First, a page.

I hope that yours were and are mostly pleasant ones. We're thankful for the opportunity to blog here, and for everyone who reads and contributes in this land use blog community.
Tuesday, November 8, 2011
Even though the media is obsessed with the 2012 elections, it is the first Tuesday after the first Monday in November, and as land use folks well know, a lot of important law is made at the state and local level during off-year elections. Today in Texas there are ten state constitutional amendments on the ballot for voter approval, generated by the 2011 legislative session (Texas' legislature still meets only bienially--one of four remaining states to do so, and the only major state).
I'm generally not a fan of constant new constitutional amendments, for two reasons, one structural and one democratic. First, many state constitutions--like Texas'--are already bloated. I printed it out once--all 80,806 words of it (sorry environmental profs)--and I make the point in class by comparing the massive document to a pocket U.S. Constitution. In general, I don't think that most mundane policy issues should be entrenched in fundamental law. On the other hand, this structural critique can be countered somewhat by the argument that while the federal constitution enables the Congress to do a certain range of things, state legislatures already have plenary power, so state constitutions largely exist to limit the legislature--and then they need to be amended often to adjust those limits. But still . . . 80,806 words?
My second beef with the practice of placing a slew of state constitutional amendments is has more to do with the theory of state and local elections, and I don't like it for the same reason I'm skeptical of the overuse of initiative and referendum. What could be more democratic than letting the people vote, you ask? The problem is informational. I usually ask my upper-level state & local government students--a sample of pretty well educated and informed voters--which way they voted on certain amendments or referenda from prior years. Almost universally I get two responses; either (a) no recollection whatsoever; or, occasionally, (b) they voted with their gut based on a cursory reading of the ballot text in the voting booth. And if they remember which way they voted, it was usually "yes" because the text sounded like "good things," or "no" because the text sounded like "spending more money."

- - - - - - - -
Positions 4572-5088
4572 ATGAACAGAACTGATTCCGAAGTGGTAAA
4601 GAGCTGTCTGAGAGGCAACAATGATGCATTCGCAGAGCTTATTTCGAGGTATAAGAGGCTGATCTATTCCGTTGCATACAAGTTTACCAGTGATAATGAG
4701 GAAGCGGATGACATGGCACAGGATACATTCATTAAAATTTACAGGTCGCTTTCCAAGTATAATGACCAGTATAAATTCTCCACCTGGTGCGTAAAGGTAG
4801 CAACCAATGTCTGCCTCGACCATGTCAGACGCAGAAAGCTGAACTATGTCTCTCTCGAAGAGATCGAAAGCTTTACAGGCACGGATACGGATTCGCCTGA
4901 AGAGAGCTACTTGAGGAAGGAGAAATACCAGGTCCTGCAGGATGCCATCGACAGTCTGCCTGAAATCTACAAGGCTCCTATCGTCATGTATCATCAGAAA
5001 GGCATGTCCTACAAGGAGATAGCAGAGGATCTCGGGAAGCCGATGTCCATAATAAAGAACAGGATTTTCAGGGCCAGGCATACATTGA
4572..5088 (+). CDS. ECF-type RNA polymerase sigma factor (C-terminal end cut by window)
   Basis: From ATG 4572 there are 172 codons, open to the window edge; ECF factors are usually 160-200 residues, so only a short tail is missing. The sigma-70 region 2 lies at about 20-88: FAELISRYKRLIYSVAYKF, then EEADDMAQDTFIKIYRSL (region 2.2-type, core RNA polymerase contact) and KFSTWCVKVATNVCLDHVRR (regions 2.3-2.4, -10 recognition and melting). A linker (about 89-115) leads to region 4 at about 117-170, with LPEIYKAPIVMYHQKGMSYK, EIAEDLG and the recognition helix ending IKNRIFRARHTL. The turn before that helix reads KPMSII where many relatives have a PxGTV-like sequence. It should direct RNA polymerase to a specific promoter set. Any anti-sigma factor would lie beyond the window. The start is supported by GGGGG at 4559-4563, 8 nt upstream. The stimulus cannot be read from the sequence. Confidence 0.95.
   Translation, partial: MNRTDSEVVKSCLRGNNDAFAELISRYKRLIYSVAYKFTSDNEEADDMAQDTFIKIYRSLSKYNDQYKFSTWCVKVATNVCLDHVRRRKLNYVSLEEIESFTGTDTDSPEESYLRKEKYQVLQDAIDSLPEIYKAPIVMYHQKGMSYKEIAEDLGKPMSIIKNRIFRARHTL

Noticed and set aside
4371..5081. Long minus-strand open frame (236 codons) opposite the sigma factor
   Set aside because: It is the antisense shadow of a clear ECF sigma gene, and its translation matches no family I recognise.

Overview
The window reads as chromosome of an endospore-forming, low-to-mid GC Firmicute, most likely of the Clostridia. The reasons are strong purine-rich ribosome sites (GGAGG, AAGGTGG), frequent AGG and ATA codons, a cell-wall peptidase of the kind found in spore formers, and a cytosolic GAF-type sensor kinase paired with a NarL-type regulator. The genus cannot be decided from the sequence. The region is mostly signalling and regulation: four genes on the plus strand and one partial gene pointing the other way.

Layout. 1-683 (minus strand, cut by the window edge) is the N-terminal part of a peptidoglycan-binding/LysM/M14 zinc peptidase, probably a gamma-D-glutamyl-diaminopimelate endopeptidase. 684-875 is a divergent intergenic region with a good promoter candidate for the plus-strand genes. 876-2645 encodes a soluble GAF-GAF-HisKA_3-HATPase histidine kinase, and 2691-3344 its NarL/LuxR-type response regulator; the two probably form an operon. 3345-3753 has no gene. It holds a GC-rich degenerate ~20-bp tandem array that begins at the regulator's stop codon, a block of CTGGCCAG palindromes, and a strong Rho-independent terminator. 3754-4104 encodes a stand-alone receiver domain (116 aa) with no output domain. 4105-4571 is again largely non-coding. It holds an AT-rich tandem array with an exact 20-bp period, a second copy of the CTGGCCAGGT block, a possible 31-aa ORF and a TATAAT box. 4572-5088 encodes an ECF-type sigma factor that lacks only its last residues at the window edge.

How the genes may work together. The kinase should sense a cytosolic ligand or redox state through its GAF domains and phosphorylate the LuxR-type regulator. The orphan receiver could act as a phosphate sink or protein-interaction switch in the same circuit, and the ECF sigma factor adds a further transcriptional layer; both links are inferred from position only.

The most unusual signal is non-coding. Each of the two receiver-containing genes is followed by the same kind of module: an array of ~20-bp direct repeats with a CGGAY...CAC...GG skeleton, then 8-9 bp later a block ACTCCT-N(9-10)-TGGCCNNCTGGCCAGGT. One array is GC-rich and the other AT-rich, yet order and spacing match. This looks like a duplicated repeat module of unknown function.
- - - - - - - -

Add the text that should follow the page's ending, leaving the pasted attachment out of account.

There in turn at least two reasons why even smart voters end up voting with their gut on these important measures. First, the ballot language is usually vague and fuzzy, and often is quite different from the actual text of the law that will go on the books. I don't think this is usually done to confuse the voters, I think it's the opposite intent--but regardless, the ballot language in my experience is usually so general that it fails to communicate what the proposal is really about. Another major reason, of course, is that with a few exceptions, these items don't get very much media exposure. So most Texans probably know a lot more about, e.g., the latest in sexual harrassment allegations against national candidates, than they do about the 10 items they are probably going to add to the state constitution today. The info is out there, but it's up to the individual voter to burn some calories and go find and read information such as the analysis by the Texas Legislative Council.
Now in class, we talk about whatever amendments and referenda are on the ballot, and it's a lot of fun. Students do class presentations, we have guest speakers, and so on. And it often turns out that a lot of these state constitutional amendments (and local referenda) are substantively about land use--from eminent domain to land sales, zoning, conservation, and more (which was going to be the original point of this post, before I got off on my rant). So I do my part to create a group of 40 or 50 educated voters.
But if that's what it takes, is democracy really served by putting all this stuff on the ballot, and in such a vague manner? I find more and more that people in general really do care about land use in their communities and their region. A lot. Yet in the cases where they actually have a say in the matter, it gets translated so poorly that most votes actually cast are probably not informed ones. So it's the people behind the scenes in and around legislative bodies that end up making all the rules.